PDF on-screen clarity of objects

I've done a lot of work with PDF's and noticed that, regardless of how well the PDF's come out when printed, objects come out looking a little pixelated on-screen.

For example, if you type some text and create a PDF, the text is clear on-screen.  Try converting the same text to objects and making a second PDF and the resulting PDF looks slightly garbled.  While both PDF's will print the same, the text looks better than the objects on-screen.

My question is this:  Is there anything that can be done to improve the on-screen clarity of objects?  Or is this just something one must deal with when posting PDF files to the web?

Thanks in advance,
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weedConnect With a Mentor Commented:
The way i understand it is that the shapes arent anti-aliased but the unoutlined type is. That's because the type is just a font and gets displayed like any other font on screen. It's a bit different under an OS like OS X because its using display postscript (PDF being its native file format) and anti-aliases everything regardless of whether its recognized as type.
DCS092999Author Commented:
By the way, I've observed these results no matter which software is used to create my original document and no matter which settings I've used in Distiller.
In converting the text to an object are you  applying
a compression,(eg. jpeg)...this will degrade the clarity..what type of fonts are you using..for instance some programs(eg.CorelDraw) give you options for embedding and converting fonts..eg True type to Type 1(this will increase the file size but give better clarity..while subsetting type 1 fonts will decrease file size and quality)..do you have options in an objects settings panel?..if you do..play around with them.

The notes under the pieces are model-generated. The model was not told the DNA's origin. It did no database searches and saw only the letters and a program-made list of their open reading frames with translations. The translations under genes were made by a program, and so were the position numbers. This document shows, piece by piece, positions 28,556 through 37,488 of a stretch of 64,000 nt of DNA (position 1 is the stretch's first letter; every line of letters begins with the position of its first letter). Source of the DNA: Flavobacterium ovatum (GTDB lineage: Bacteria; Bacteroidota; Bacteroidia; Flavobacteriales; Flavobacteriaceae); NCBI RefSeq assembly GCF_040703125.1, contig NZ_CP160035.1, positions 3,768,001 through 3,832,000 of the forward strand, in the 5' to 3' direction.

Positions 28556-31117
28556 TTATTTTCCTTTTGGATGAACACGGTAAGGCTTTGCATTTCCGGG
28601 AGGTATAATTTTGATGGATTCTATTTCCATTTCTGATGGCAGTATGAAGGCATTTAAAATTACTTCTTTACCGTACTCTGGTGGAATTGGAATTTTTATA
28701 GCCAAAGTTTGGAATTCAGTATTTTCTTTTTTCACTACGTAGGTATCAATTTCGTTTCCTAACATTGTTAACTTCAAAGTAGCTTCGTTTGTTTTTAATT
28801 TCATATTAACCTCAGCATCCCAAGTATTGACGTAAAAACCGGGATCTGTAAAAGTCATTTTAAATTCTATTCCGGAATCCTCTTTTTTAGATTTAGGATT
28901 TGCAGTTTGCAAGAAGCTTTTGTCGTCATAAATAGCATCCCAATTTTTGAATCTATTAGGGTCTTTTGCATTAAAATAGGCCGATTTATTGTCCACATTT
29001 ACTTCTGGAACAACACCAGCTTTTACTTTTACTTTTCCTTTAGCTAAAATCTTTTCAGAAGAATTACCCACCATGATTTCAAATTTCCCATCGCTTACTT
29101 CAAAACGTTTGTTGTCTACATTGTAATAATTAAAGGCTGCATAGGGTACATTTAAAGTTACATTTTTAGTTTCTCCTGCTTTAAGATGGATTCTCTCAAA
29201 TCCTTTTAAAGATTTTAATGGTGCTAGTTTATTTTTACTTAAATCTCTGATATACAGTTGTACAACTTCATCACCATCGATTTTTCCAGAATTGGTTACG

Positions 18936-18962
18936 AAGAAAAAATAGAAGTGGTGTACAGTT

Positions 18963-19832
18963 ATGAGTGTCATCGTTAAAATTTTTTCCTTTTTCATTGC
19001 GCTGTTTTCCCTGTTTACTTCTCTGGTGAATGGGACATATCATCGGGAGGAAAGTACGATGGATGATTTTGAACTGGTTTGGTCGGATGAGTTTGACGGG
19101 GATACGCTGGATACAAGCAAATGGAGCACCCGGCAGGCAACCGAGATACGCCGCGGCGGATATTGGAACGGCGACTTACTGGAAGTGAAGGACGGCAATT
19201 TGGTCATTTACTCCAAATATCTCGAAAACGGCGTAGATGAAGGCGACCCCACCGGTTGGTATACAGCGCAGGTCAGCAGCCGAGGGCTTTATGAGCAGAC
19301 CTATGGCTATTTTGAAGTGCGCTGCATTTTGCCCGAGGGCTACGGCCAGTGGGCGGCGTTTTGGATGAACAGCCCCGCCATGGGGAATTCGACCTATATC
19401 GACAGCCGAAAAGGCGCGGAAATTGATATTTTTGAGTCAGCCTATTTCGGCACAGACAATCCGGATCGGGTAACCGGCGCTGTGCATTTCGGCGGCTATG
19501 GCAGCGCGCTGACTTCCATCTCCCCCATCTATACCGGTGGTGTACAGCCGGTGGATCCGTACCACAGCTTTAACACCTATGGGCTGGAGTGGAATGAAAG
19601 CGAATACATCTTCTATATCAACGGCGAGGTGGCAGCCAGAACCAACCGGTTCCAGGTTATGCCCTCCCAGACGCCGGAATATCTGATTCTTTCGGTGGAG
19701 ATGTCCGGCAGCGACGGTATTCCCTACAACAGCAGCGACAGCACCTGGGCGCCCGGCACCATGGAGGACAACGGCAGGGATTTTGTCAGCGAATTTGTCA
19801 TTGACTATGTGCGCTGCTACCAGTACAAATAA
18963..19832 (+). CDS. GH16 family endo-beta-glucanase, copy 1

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Vector objects are not compressed in a PDF. That's the whole point. Theyre treated like any other vector object.
DCS092999Author Commented:
Thanks for the answer Weed, sorry for the long wait on the reply, it's been a hectic week.  Yeah, you're right about OSX - when I went home and looked at the same PDF on my new iMac it looked fine.

OK, so when a client complains about their logo (which they provided as objects) looking garbled when they view a PDF I created, I should tell them there's nothing that can be done about it's appearance on a PC short of maybe recreating the different parts of their logo as glyphs in a font, right?
It shouldn't look really bad on anyones screen, but if theyre complaining there's a sure fire way to make sure youre not doing anything wrong. Dont use Distiller. I assume its an Illustrator creation. So from Illustrator save it, with PDF compatibility turned on and no compression. Rename the .ai to .pdf and send them that file.

Is the logo primarily text or are there other elements? Are any parts of it raster based?
DCS092999Author Commented:
Oh man, Weed, I'm so sorry.  I'd forgotten about this question entirely - it's been crazy at my office the last few weeks, sorry.

In answer to your reply:

In my opinion, I don't think it looks "really bad" on screen, but then again I'm used to looking at PDF files all the time and my client is not.

The logo is noticably not anti-aliased on a PC screen, just as I think you said is true of all non-text objects in PDF files.  (But it looks perfectly fine on OSX.)  Their logo is all vector and consists of (1) a simple shape next to (2) some text they apparently had converted to objects.  Thus, on their PC screens, the letters (as objects) within the logo aren't anti-aliased and contrast noticably with all the anti-aliased text on the map.

This is true even when I open the .ai file directly in Acrobat.

Here's an example of their logo, "Go Montgomery", on a map:

I'm guessing that the answer is your first response - that when viewed on PC's there's nothing I can do to get the objects within the PDF to appear anti-aliased on screen.  Unless you've got any other ideas?
Im in OS X so the example looks fine to me. I think all the info thats fit to spit has been covered.
DCS092999Author Commented:
Thanks for your help
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